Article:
City continues to grieve for police Cpl. O’Connor

Cpl. James O’Connor IV, 46, died after being shot early Friday morning on the 1600 block of Bridge Street in Frankford.

Cpl. James O’Connor IV

Philadelphians are mourning the loss of police Cpl. James O’Connor IV, killed last Friday morning while serving a search warrant and fugitive arrest warrant for a murder suspect in Frankford.

Funeral services are not expected until at least early April for O’Connor, a Millbrook resident. Coronavirus precautions forced postponement of a viewing and funeral Mass scheduled for Thursday and Friday.

Last Friday, O’Connor and members of the SWAT team and a fugitive squad entered a property on the 1600 block of Bridge Street, right down the street from Frankford Transportation Center, at about 5:50 a.m. Officers were met by gunfire through a closed door on the second floor, authorities said.

O’Connor, 46, was struck near his left shoulder blade area and left forearm. He was pronounced dead at 6:09 a.m. at Temple University Hospital.

“It’s a very sad day, not just for officers here, but it’s a very sad day for the family who was here and who was mourning and still trying to stomach all this now,” Police Commissioner Danielle Outlaw said outside the hospital.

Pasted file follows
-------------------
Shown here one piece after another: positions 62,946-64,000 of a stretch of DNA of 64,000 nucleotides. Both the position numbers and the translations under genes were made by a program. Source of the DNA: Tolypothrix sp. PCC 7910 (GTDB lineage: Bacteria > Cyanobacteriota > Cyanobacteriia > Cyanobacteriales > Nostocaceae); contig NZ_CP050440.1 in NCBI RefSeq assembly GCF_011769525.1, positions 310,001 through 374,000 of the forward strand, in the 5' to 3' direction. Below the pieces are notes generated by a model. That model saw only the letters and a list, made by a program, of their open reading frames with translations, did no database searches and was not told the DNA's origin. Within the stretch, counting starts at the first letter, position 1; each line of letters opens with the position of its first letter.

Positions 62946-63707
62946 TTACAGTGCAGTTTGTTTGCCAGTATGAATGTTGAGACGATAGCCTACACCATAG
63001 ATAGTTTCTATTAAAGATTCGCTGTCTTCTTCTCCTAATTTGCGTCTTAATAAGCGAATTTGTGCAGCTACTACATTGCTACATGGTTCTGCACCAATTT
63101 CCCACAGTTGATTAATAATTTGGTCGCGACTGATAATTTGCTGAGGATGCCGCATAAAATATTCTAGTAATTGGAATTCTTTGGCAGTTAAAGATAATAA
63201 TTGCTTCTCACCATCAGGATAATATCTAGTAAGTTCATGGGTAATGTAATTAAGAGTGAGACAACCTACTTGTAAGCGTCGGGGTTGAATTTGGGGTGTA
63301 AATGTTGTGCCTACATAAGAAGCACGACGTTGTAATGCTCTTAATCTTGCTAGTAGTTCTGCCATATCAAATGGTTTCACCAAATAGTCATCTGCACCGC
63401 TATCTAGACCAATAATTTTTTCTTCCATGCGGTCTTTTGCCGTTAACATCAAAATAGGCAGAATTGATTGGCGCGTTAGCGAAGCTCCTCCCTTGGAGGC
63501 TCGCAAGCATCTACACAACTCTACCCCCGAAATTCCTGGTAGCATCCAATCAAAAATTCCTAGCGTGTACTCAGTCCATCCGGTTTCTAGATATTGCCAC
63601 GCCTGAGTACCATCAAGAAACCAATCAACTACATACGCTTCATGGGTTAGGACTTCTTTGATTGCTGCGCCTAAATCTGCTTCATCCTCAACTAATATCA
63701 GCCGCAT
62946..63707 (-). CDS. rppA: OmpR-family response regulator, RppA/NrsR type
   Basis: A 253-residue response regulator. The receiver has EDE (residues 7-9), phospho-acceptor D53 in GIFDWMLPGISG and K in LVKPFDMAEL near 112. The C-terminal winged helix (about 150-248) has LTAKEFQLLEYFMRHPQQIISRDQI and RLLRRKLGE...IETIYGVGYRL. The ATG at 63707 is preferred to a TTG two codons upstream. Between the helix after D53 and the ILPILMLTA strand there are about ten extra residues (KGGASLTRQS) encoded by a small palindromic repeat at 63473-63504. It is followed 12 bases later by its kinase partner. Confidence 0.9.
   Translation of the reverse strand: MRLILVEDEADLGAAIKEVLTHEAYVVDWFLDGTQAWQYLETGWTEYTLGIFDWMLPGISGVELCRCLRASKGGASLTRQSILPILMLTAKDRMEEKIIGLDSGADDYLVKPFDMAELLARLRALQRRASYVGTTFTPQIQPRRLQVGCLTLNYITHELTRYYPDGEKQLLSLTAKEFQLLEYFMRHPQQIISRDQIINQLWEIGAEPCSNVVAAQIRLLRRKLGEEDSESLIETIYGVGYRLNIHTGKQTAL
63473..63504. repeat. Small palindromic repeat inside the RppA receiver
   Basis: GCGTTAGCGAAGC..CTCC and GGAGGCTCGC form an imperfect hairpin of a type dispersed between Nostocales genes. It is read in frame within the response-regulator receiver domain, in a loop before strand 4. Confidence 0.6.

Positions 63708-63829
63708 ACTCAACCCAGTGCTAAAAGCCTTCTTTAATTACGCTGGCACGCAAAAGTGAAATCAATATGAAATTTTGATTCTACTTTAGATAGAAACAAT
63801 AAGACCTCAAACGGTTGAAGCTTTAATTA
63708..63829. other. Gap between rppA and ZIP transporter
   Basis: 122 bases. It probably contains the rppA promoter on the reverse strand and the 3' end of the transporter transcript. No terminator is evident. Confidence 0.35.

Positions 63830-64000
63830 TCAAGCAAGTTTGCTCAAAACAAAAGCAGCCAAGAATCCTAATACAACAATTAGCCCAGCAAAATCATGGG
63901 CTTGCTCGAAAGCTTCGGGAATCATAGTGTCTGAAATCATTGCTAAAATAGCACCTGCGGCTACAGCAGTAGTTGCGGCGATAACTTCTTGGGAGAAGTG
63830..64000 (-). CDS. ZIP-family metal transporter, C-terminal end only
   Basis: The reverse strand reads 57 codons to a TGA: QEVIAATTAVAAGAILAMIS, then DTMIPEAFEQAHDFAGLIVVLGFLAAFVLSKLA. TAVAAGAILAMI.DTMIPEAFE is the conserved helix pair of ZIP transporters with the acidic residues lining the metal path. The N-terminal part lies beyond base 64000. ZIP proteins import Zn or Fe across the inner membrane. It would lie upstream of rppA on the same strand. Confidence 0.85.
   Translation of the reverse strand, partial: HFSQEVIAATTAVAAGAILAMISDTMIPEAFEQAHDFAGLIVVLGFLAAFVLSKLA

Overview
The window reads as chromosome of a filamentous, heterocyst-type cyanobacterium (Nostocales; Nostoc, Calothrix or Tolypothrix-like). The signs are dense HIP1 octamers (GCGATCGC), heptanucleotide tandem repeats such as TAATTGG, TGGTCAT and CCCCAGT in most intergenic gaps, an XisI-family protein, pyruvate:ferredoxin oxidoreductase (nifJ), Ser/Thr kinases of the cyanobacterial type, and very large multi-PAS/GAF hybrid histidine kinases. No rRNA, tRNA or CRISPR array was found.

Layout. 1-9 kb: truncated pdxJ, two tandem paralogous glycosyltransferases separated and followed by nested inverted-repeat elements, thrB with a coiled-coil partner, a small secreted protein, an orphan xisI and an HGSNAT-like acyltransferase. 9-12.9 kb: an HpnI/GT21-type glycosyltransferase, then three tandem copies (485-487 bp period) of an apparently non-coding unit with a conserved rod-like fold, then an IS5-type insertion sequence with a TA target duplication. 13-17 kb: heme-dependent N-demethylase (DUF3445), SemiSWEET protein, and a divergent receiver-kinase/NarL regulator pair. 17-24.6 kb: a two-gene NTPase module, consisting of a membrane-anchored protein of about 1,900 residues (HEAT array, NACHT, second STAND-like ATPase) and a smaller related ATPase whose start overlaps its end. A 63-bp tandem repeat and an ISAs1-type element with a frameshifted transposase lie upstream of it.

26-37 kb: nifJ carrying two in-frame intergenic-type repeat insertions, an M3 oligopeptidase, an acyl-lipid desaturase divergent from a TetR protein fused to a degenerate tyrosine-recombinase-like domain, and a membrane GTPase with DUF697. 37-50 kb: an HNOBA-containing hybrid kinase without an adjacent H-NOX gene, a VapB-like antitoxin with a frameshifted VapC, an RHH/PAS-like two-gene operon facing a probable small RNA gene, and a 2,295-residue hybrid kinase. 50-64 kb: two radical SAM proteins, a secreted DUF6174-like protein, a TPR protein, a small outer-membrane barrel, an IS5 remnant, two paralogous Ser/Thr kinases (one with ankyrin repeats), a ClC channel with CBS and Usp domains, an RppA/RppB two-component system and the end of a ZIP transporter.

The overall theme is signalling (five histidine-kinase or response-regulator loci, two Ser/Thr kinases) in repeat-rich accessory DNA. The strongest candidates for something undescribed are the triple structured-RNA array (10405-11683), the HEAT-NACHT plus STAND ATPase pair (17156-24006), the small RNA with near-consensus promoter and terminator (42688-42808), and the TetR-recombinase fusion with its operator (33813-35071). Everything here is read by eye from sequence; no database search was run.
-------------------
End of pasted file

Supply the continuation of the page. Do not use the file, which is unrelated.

A memorial at the murder scene

“It’s a tough job, and they do the best for us every day,” Mayor Jim Kenney said. “It’s just a bad day.”

O’Connor, a 23-year veteran of the department, spent 15 years as a member of the SWAT team and was married with two adult children and a granddaughter. His son, James V, is an officer in the 6th District, and his daughter, Kelsey, is an active duty member of the U.S. Air Force, stationed in North Carolina.

“We certainly know when we put this uniform on, that it could be the last time that we see our loved ones,” Outlaw said. “It takes a special person to do this job, and that’s who this corporal was.”

Police said another SWAT officer, Patrick Saba, returned fire, hitting two males, who were transported to the hospital in stable condition.